The first thing you'll notice when you load up a game of The BIGS is that everybody in the game is real, real large. The character models in this game are absolutely massive, giving off the impression that you're playing with a bunch of superheroes. These characters add a lot to the larger-than-life feel of The BIGS; they are large and ready to take line drive right to the face (without flinching, no less).
While most of the characters tend to look good, you can tell that real player accuracy wasn't a big priority for the developers of this game. Some of the characters look spot on, while others look nothing like their real life counterparts. This goes for their batting stances, which aren't always accurate. In fact, a lot of the characters have the exact same animation from situation to situation. You'll notice that when you strike out most of the players look exactly the same as they throw their bats down in disgust, the same is true when you get a home run and when you are hit with a ball. Still, those are the types of things I expect to see ironed out as this franchise moves into its second and third year. As a first effort this game looks great, there's enough detail in the characters and stadiums to keep most of the diehard baseball fans happy, and more than enough painful moments to keep even non-sports people interested in the on-field action.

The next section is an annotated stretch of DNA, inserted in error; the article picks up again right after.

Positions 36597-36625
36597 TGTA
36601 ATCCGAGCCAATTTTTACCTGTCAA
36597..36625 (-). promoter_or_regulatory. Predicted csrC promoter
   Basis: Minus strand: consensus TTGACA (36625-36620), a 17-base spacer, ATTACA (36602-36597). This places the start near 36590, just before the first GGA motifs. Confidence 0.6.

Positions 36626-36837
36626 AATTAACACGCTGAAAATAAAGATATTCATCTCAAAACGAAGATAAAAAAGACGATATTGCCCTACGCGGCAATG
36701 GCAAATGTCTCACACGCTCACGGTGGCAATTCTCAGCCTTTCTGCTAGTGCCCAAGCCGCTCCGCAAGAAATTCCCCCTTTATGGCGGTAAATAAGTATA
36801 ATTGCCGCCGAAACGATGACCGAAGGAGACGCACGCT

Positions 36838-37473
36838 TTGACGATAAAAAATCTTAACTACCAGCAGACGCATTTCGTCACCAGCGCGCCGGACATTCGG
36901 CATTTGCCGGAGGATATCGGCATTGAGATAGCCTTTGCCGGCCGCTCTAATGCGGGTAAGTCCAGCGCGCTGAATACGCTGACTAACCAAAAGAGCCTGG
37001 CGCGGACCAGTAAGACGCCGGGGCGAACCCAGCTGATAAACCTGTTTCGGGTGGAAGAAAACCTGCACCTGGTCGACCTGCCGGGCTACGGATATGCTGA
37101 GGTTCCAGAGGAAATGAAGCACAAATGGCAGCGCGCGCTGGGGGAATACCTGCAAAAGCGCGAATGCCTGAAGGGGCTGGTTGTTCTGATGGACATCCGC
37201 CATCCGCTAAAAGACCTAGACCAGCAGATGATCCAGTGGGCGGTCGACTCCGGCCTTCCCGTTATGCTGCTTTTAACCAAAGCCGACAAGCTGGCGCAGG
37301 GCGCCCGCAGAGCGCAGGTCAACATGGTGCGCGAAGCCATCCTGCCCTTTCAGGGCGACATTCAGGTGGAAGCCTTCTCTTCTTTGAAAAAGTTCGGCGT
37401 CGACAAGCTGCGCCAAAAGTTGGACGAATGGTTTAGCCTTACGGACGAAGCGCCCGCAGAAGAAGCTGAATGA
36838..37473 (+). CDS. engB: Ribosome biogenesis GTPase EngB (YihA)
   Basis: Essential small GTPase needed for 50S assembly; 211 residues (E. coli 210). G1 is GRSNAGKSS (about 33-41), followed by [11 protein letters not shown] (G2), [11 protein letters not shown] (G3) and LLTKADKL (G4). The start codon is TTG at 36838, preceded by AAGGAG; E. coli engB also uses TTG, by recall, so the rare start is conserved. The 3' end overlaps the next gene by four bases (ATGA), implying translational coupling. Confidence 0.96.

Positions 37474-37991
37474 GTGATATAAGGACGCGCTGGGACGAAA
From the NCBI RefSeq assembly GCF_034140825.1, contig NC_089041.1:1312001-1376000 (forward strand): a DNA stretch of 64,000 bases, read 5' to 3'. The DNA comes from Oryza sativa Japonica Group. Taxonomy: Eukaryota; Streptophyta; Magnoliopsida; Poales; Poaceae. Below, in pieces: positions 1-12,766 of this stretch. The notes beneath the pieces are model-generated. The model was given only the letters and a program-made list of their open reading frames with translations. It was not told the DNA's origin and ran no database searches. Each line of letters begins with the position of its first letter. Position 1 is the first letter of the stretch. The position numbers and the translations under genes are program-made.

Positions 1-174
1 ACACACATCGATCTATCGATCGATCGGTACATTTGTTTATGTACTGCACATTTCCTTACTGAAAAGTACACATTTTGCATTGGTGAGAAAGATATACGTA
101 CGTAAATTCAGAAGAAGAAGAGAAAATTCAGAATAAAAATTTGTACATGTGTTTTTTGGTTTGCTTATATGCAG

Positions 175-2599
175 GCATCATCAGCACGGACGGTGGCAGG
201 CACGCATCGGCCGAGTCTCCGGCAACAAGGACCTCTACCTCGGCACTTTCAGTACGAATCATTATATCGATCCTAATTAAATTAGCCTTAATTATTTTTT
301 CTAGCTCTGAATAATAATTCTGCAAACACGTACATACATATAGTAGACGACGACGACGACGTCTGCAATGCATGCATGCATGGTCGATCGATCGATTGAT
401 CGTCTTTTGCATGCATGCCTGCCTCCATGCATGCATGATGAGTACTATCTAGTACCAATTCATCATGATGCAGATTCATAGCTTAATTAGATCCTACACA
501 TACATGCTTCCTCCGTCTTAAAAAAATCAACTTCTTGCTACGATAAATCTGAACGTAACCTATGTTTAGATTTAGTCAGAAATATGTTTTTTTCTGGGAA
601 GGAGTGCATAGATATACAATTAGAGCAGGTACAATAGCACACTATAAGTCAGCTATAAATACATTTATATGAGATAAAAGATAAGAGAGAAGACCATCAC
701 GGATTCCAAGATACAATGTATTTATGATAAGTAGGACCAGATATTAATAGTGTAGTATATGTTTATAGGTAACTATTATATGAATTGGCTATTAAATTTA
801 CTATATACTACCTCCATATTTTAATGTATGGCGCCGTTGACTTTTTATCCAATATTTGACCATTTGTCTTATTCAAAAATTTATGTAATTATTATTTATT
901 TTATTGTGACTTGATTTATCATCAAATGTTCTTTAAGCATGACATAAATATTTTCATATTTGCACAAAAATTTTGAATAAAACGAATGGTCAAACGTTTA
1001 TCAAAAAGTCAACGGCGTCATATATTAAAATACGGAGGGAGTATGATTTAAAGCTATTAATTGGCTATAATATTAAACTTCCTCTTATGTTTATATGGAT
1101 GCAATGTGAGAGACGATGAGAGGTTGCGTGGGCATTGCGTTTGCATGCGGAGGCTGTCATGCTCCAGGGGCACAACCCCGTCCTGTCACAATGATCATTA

With so much going for it The BIGS is an easy game to recommend. The game is different enough from the standard simulators to warrant a look from baseball fans, and even non-fans may enjoy how over-the-top the game is. This first installment does have a few minor problems that will hopefully be fixed up by the time The BIGS 2 comes out, even with those problems this is a hopelessly addictive game that deserves to find an audience.